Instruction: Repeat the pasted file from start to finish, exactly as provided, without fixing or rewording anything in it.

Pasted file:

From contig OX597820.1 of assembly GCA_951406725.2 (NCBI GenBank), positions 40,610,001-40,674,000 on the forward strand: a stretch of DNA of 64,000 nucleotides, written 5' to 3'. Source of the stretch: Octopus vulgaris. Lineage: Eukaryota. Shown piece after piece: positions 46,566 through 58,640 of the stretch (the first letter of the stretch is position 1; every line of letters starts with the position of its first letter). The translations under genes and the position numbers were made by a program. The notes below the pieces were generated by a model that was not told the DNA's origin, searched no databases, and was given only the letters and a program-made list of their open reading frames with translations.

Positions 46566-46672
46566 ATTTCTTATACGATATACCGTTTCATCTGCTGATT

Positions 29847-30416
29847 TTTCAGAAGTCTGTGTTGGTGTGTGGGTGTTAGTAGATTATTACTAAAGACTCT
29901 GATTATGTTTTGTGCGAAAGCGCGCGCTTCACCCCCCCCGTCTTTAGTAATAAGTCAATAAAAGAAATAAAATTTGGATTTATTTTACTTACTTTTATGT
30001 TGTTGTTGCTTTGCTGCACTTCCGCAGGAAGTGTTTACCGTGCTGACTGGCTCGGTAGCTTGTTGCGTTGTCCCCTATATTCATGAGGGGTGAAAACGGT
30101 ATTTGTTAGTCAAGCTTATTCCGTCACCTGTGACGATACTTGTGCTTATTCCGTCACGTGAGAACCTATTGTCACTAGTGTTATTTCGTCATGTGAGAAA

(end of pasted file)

From contig OX597820.1 of assembly GCA_951406725.2 (NCBI GenBank), positions 40,610,001-40,674,000 on the forward strand: a stretch of DNA of 64,000 nucleotides, written 5' to 3'. Source of the stretch: Octopus vulgaris. Lineage: Eukaryota. Shown piece after piece: positions 46,566 through 58,640 of the stretch (the first letter of the stretch is position 1; every line of letters starts with the position of its first letter). The translations under genes and the position numbers were made by a program. The notes below the pieces were generated by a model that was not told the DNA's origin, searched no databases, and was given only the letters and a program-made list of their open reading frames with translations.

Positions 46566-46672
46566 ATTTCTTATACGATATACCGTTTCATCTGCTGATT

Positions 29847-30416
29847 TTTCAGAAGTCTGTGTTGGTGTGTGGGTGTTAGTAGATTATTACTAAAGACTCT
29901 GATTATGTTTTGTGCGAAAGCGCGCGCTTCACCCCCCCCGTCTTTAGTAATAAGTCAATAAAAGAAATAAAATTTGGATTTATTTTACTTACTTTTATGT
30001 TGTTGTTGCTTTGCTGCACTTCCGCAGGAAGTGTTTACCGTGCTGACTGGCTCGGTAGCTTGTTGCGTTGTCCCCTATATTCATGAGGGGTGAAAACGGT
30101 ATTTGTTAGTCAAGCTTATTCCGTCACCTGTGACGATACTTGTGCTTATTCCGTCACGTGAGAACCTATTGTCACTAGTGTTATTTCGTCATGTGAGAAA